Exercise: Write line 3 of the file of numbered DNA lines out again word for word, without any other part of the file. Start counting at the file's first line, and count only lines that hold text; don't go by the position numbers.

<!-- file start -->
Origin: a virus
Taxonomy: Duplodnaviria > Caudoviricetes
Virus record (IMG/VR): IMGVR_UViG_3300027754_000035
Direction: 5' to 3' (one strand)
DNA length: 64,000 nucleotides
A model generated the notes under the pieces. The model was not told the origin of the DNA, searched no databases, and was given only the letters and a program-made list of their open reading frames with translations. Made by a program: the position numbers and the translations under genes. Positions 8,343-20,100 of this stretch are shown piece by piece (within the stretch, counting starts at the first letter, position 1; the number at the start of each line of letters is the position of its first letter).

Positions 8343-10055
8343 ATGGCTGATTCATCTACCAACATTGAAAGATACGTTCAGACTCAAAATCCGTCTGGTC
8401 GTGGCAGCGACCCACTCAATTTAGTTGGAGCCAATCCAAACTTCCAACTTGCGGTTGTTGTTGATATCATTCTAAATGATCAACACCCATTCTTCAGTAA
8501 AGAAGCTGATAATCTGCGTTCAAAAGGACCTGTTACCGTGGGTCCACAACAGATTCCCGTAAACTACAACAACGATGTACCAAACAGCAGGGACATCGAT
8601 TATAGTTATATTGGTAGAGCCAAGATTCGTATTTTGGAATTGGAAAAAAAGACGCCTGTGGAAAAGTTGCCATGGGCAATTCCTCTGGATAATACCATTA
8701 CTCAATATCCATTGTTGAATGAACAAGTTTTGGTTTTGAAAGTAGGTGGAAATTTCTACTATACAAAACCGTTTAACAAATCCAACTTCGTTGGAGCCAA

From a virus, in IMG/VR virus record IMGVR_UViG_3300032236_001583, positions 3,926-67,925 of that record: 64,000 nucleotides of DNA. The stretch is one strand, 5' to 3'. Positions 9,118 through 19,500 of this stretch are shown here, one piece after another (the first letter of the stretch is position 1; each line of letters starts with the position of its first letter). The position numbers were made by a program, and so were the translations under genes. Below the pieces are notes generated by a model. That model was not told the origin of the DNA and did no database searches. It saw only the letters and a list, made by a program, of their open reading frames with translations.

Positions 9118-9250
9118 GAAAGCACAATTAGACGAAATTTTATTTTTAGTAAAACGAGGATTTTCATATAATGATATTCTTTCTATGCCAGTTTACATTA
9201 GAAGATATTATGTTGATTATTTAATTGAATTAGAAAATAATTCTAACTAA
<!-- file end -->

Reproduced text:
Virus record (IMG/VR): IMGVR_UViG_3300027754_000035